An awful lot of ink has been spilled recently about the imminent arrival of the era of mobile payments. Just what fits under that rubric, however, is a work in progress. “Mobile payments” seems to be a description in search of a definition, and the ultimate opportunity may have nothing to do with “payments.”
PayPal recently announced 100 million “mobile payment users” conducting as much as $10 million in mobile transactions a day. By this definition, a mobile payment is any Web-based transaction conducted from a mobile device.
Square, the hot startup from Twitter founder Jack Dorsey, just raised $100 million in new capital that valued the company at over $1 billion. The Square device plugs into a mobile phone to make it a credit card reader. Sure, it’s “mobile,” and it is “payments,” but is this the growth future of “mobile payments”?
Mobile operators are defining mobile payments as near field communications (NFC) where a chip in the phone registers on an NFC reader much like a credit card swipe. AT&T, T-Mobile and Verizon have banded into the joint venture ISIS which recently announced 2012 trials in Salt Lake City and Austin. ISIS isn’t a substitute for credit cards but rather a new means of storing existing credit card information. Pull up the ISIS app on a smartphone, select the credit card, and wave the phone in front of the NFC terminal.
I must admit, I haven’t figured out what’s wrong with the credit cards in my wallet…or why I want to replace my wallet in the first place. So long as the government requires me to carry a driver’s license I’m going to need something to carry it in. And while I’m doing that, why not a few pieces of plastic as well? The very fact that the much-discussed mobile payment platforms are credit card based illustrates the pervasive power of plastic. It is, after all, a pretty efficient method for conducting commerce; the readers are ubiquitous, the platform is standardized, and the capital cost of the infrastructure is paid for.
I love the idea of waving my phone in front of a point of sale terminal, or using a mobile Web payment platform – but it’s an additive function, not a replacement function.
So, why all the current excitement about mobile payments? Could it be that “mobile payments” has nothing to do with payments at all? Could it be that the power of mobile is not that it can substitute for plastic, but that it holds the ability to change the consumer’s retail experience in far more powerful ways?
David Messenger, head of mobile and online for American Express, recently pointed out the first of those new retail realities. Consumer product companies have moved the responsibility for payment systems from the CTO or CIO to the CMO. It’s no longer about the systems, or even about the money; it’s now about how the IP-based information generated by a purchase can allow marketing dollars to be tracked all the way to the transaction.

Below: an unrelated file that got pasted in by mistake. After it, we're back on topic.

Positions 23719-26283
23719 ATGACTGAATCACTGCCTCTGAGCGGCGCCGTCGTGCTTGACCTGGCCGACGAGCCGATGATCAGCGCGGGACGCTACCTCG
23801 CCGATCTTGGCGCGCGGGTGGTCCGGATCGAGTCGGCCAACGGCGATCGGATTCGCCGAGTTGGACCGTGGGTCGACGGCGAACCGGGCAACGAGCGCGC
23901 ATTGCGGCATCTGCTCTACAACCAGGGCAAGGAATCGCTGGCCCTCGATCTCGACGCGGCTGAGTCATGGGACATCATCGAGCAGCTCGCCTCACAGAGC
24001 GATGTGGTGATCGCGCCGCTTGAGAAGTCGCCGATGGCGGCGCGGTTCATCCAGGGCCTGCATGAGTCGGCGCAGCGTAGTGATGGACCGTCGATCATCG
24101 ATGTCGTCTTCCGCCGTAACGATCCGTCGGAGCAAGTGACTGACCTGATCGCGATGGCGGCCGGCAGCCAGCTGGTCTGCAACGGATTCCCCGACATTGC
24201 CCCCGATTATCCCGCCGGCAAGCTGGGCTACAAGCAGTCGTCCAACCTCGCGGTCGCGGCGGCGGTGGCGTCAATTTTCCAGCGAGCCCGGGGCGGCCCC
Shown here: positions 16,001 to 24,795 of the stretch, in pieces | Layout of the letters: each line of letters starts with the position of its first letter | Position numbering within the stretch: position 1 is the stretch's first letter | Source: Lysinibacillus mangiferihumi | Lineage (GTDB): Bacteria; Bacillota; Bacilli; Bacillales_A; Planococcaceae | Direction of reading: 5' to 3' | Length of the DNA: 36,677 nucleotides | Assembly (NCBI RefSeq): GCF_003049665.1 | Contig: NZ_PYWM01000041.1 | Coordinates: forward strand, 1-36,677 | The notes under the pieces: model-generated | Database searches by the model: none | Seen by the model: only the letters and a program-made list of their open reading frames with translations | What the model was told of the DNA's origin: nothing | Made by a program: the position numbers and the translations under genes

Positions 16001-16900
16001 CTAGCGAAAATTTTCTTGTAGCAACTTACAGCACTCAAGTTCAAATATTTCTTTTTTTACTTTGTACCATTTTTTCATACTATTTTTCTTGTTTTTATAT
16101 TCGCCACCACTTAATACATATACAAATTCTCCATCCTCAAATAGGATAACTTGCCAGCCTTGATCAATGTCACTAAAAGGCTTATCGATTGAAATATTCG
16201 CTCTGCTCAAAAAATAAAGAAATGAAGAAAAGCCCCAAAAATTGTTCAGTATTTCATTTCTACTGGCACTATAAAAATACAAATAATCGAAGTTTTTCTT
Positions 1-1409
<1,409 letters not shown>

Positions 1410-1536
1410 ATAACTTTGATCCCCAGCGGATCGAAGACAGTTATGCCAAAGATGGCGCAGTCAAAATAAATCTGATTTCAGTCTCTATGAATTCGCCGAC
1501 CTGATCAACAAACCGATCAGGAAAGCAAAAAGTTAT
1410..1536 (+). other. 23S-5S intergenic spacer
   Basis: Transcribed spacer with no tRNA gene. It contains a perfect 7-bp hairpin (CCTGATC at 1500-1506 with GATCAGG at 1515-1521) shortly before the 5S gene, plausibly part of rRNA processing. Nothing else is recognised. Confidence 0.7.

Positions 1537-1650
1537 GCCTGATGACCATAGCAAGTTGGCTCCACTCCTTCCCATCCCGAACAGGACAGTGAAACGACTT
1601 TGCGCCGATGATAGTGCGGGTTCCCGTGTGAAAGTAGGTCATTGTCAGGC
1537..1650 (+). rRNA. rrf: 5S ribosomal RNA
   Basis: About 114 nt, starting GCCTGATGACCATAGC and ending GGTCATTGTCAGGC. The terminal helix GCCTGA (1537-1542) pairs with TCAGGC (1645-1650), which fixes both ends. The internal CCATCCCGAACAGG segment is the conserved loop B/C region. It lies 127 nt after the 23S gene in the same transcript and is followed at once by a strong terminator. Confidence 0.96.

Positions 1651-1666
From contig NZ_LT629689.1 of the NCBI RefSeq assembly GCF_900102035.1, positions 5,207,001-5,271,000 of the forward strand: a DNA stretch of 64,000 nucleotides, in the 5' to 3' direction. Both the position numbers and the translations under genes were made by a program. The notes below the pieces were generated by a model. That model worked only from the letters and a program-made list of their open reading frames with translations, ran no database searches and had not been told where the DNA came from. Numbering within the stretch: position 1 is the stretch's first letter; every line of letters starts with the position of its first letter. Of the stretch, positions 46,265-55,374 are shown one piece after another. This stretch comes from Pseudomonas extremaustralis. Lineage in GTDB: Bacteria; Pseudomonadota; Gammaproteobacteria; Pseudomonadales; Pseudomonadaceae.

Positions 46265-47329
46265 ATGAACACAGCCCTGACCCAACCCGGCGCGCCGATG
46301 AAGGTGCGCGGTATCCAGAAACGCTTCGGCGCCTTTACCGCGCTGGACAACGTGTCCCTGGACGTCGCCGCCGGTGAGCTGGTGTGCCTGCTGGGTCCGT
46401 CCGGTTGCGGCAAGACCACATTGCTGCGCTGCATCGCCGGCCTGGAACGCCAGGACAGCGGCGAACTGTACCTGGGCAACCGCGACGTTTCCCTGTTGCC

If the first opportunity for mobile in the marketplace is as an information optimization mechanism, the second new retail reality is how mobile can also be a vehicle for maximizing transactions both in number and value.
Martha Stewart is in the aisle at Home Depot…every day. Mobile app Scanbuy uses the camera on a phone to connect the consumer directly to Martha. Just snap a photo of the optical code on the label of the Martha Stewart product and a video is downloaded to the phone in which Martha extols the virtue of the product and offers helpful hints – right there in the aisle. So much for the guy in the Home Depot red vest who never quite seems to be around when you need him (as if he could offer Martha’s special tips anyway). Now Martha speaks for herself, and what’s more she owns the relationship with her customer, even though the customer is in someone else’s store.
The Scanbuy application is not “mobile payments” per se, but it is symbolic of the power at the root of what everyone is calling mobile payments. It’s not the payment that is important, but rather the information from the phone and the delivery of additional information to the phone at the point of purchase that is the game-changer.
Jaymee Johnson, ISIS’ head of marketing, explained “mobile payments” this way: “You probably carry a loyalty card that hangs off your keyring…Some people clip coupons too. You swipe once to pay, you swipe a second time with your loyalty card and then maybe you swipe a third time for a coupon…we’re basically putting all those transactions on the phone.” The value of mobile retail isn’t about eliminating swipes, however. Rather, it is about changing the way the information from those swipes is generated and then making that information in-store actionable.
The online world is currently frothing over coupon platforms such as Groupon or Living Social. Imagine that kind of promotional capability as a service on a mobile device and tied to relevant consumer information (on an opt-in basis of course). Such an information-based application is the true power of “mobile payments” – something quite different than “payments” and a lot more than the historical retail experience thanks to the power of “mobile.”